The AR.Drone 2.0, which can be controlled by an iPad or iPhone, carries a lot of hardware to make the project possible, including two different cameras: a 30-fps HD 720p with a 92-degree wide-angle lens, and a 60 fps vertical QVGA for measuring ground speed. Its embedded 1-GHz 32-bit ARM Cortex A8 CPU has 800 MHz video DSP and runs Linux 2.6.32. Memory is 1Gbit of 200-MHz DDR-2 RAM. Sensors include a 3-axis accelerometer, a 3-axis gyroscope, a 3-axis magnetometer, and ultrasound sensors for measuring ground altitude.
With about 500,000 AR.Drone quadricopters in gamers' hands, the ESA team hopes using high numbers of players and multiple inputs will help the researchers develop spacecraft that are autonomous and can independently, and correctly, dock and land themselves. The key to this is creating a database of SURFs for objects with standard sizes, combined with a set of corresponding distances. From this information, algorithms can be developed that accurately extract distances from images once an object and its features are identified in the database.
The team is planning more levels of the game that will guide the AR.Drone to connecting with other space objects -- such as the agency's 2014 planned rendezvous of its Rosetta probe with the 67P/Churyumov-Gerasimenko comet -- as well as versions of the app for other, unspecified devices.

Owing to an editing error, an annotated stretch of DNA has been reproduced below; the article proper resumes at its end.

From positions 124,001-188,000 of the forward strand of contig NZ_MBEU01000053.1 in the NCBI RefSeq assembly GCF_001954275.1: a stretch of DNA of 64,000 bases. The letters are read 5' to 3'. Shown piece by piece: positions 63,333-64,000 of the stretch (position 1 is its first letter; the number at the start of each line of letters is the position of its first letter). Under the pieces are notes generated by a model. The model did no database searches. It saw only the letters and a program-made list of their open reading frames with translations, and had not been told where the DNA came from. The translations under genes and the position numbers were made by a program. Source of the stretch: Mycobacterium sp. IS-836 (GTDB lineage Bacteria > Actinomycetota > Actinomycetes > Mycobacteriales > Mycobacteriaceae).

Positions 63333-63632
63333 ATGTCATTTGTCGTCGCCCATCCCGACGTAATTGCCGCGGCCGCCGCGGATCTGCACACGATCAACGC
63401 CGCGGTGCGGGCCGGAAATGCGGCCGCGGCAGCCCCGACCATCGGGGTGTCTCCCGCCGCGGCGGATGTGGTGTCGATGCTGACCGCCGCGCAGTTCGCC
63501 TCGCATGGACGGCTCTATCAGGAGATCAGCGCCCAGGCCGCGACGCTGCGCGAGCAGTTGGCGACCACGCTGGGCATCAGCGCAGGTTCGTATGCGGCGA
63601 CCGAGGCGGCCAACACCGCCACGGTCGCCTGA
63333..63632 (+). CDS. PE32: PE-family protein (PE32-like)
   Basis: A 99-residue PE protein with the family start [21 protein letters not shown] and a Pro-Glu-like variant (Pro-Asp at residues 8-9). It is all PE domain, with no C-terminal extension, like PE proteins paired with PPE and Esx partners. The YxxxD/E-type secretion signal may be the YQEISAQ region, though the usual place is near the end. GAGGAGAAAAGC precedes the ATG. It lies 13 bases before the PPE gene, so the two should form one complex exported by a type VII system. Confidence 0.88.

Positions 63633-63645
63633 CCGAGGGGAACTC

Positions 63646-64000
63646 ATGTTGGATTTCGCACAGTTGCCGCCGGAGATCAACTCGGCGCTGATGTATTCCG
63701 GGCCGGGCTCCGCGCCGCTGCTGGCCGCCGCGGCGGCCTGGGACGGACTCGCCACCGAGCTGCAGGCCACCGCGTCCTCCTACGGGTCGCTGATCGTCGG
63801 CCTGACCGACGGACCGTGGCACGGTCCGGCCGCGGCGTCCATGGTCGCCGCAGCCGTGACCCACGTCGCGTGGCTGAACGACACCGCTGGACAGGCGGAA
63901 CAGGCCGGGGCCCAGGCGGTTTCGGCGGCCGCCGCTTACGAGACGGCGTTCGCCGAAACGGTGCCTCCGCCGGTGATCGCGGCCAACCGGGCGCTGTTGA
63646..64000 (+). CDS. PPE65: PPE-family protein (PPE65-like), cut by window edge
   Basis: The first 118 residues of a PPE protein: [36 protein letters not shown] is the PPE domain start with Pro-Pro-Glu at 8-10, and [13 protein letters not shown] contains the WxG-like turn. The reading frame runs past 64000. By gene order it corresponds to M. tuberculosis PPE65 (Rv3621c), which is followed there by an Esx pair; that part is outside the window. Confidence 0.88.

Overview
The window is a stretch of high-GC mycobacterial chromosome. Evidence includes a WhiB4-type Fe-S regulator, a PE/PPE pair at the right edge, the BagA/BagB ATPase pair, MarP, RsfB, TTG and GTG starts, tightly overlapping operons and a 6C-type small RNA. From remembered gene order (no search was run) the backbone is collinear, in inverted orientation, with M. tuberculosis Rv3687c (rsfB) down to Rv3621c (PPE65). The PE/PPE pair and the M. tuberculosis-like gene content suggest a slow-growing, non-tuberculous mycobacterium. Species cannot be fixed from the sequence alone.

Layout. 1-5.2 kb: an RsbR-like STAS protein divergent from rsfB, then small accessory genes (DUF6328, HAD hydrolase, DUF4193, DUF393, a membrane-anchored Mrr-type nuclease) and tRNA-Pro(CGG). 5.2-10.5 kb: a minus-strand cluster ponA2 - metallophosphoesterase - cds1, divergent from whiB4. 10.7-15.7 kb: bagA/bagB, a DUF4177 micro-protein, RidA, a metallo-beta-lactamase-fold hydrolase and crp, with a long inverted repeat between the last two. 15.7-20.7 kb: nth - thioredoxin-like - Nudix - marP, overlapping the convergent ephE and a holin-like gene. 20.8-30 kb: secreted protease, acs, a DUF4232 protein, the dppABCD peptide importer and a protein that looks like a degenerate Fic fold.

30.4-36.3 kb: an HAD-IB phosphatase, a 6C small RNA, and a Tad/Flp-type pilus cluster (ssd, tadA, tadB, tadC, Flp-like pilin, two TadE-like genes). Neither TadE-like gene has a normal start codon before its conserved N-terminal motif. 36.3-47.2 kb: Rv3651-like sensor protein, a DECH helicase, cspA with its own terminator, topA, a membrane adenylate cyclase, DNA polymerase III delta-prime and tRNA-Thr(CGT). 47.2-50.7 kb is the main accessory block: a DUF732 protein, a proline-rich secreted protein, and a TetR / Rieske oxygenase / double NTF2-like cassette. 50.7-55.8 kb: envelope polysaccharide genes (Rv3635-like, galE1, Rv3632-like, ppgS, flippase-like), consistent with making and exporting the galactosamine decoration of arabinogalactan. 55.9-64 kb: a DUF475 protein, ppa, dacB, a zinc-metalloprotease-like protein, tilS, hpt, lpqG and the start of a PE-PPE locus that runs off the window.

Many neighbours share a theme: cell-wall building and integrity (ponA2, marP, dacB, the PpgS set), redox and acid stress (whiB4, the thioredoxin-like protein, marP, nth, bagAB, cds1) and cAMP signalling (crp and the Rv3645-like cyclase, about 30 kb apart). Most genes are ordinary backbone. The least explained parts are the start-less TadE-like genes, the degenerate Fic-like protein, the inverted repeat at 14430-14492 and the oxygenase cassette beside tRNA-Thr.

Excellent story and unique application for using mobile devices. I don't think I have the dexterity and coordination to make this work but I'm sure there is a whole generation of gamers than can help them gather data. Thanks.
Glad you enjoyed the story, Al. I thought it was a fun app, and also good to know that at least some space agencies are open to the crowdsourcing concept. I've heard of SETI's requests for help from millions of people with PCs, but not anything about NASA using the crowdsourcing approach. Anyone know?
Every time I see one of these stories, I can't help but think of an old Chicago-ism: "They're muscling in our rackets." Increasingly, I'm seeing a lot of tasks that robots can do more effectively than humans. And the kicker to this story is they now want all of us to help them learn. I know it's logical; it's all in the best interests of science and technology; it's probably helpful to mankind in a hundred different ways that I can't even imagine. Still, I have this niggling fear, and I know it's not the most enlightened view -- but they're muscling in our rackets.
In addition to to using crowd sourcing to improve their design, ESA also builds public awareness to their space programs (which could ultimately lead to more favorable funding for certain programs by the public and their government).